Every day we are faced with countless decisions – 35,000 in fact, as research studies confirm. This ranges from the mundane “what do I eat for breakfast?” to the more significant such as “what’s my next career move?” For many people decisions can be filled with anxiety. Fears about making the wrong decision and having to deal with the consequences can be troubling. It can feel like life or death depending on the situation. So how do you proceed?
The most common approach is to make a list of all the pros and cons for each option. You then evaluate the benefits and the risks as you weigh out what is important and what matters most to you. This methodical process provides the best logical comparison, which allows you to get a better understanding of the outcome.
The next approach is based on your body and gut response. For this practice, you imagine yourself at a fork in the road where one path goes left and one goes right each representing a choice. Then go down the left path first picturing in your mind’s eye the result of the decision and noticing how you feel in your body. As you interpret this feeling, you will get a sense of whether it feels positive or negative. You can also associate a number score to this feeling by rating it on a scale from 1 – 10 (10 being the most positive). Then continue to do this same process as you go down the other path on the right. After you complete the exercise, compare these experiences in order to evaluate further.
In addition to using these techniques, it’s always helpful to enlist the support of a non-judgmental or objective person that can offer another perspective. When you are invested in the outcome, it can be hard to get a meta-view of the situation especially when you’re so close to it. Whether it’s a professional or a layperson, reach out for help to expand your mind and to feel supported.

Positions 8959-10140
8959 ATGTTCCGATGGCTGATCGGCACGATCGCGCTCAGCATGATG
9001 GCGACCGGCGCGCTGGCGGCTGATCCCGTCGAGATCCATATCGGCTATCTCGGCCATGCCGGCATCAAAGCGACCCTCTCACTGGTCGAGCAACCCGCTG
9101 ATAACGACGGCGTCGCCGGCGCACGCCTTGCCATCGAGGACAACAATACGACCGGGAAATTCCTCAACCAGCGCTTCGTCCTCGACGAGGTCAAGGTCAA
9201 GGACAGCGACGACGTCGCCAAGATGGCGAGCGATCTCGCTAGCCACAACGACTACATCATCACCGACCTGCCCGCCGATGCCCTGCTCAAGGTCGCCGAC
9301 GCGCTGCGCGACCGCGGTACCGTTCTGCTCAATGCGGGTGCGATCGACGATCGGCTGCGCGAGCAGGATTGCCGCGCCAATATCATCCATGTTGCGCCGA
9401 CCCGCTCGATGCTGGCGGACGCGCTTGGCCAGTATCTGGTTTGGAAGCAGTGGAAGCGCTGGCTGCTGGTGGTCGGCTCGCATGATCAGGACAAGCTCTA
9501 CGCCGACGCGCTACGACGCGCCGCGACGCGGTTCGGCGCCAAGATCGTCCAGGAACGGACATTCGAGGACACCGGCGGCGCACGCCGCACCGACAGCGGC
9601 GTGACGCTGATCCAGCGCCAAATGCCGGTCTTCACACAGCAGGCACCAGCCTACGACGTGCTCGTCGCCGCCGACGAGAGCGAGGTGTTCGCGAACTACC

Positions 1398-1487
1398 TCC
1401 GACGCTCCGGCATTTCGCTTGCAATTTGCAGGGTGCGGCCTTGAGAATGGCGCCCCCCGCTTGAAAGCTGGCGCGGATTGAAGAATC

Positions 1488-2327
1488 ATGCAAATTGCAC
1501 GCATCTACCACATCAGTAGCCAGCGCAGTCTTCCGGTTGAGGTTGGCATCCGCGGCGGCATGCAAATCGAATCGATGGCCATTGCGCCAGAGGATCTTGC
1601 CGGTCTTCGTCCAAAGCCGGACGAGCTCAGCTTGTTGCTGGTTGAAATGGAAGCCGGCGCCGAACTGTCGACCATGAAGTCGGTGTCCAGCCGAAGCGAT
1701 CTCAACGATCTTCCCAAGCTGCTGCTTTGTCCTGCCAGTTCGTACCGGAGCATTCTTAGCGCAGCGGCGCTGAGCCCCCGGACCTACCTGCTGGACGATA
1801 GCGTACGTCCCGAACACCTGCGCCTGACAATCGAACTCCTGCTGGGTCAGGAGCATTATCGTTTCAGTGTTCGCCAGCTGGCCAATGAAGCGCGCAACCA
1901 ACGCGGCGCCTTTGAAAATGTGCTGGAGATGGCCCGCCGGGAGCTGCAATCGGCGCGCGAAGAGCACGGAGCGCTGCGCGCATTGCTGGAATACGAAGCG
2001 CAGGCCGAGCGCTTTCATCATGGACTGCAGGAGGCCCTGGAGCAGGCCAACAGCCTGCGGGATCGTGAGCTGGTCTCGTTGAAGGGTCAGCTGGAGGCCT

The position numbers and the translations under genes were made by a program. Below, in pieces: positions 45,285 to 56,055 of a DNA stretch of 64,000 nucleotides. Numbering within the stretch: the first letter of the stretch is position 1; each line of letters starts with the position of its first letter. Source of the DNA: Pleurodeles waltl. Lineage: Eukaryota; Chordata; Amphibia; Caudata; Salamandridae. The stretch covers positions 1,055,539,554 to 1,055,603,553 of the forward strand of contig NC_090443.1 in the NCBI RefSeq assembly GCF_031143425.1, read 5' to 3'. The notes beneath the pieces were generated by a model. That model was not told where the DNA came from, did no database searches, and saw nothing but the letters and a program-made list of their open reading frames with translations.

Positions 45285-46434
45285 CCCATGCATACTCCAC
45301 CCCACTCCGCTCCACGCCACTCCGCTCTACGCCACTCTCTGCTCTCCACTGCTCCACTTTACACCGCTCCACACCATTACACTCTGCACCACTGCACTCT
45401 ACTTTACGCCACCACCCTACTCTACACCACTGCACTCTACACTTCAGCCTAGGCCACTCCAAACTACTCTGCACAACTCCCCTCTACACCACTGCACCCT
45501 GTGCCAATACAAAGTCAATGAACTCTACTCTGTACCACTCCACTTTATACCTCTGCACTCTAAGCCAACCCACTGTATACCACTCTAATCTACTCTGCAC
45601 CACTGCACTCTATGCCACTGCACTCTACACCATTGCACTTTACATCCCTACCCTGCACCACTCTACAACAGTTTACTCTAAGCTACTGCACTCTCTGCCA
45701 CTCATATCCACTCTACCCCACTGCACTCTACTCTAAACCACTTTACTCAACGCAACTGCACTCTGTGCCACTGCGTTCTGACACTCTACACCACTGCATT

I would like to mention another approach. After all, why limit yourself by picking only one option? When deciding between the choices, you can choose to proceed with both of them. Avoid the “either/or” mindset, which only limits your possibilities. This can really take the pressure off. Especially since there are situations where you can actually proceed with both choices and engage in them simultaneously. There will however be times when you continue to work with them but soon realize that one is unfolding better than the other. You can then choose to let that one go and take the necessary steps to responsibly make that happen.
- Refrain from making a decision too quickly. There’s typically no true sense of urgency as your mind would otherwise have you believe.
- Do your due diligence by gathering as much information about the subjects in question.
- Have less expectation on the desired outcome. Focus instead on the journey and how you might learn and grow from the experience. The less we judge our choices by defining them as good or bad, the decision-making process becomes easier.
- Calm your emotional state so you’re not as reactive. Making a decision when you’re overly emotional and fear based won’t serve you.
- Most decisions are not written in stone so you have wiggle room. In other words, you can usually course correct to achieve better results.
And remember, there are no mistakes in life but rather opportunities for personal growth.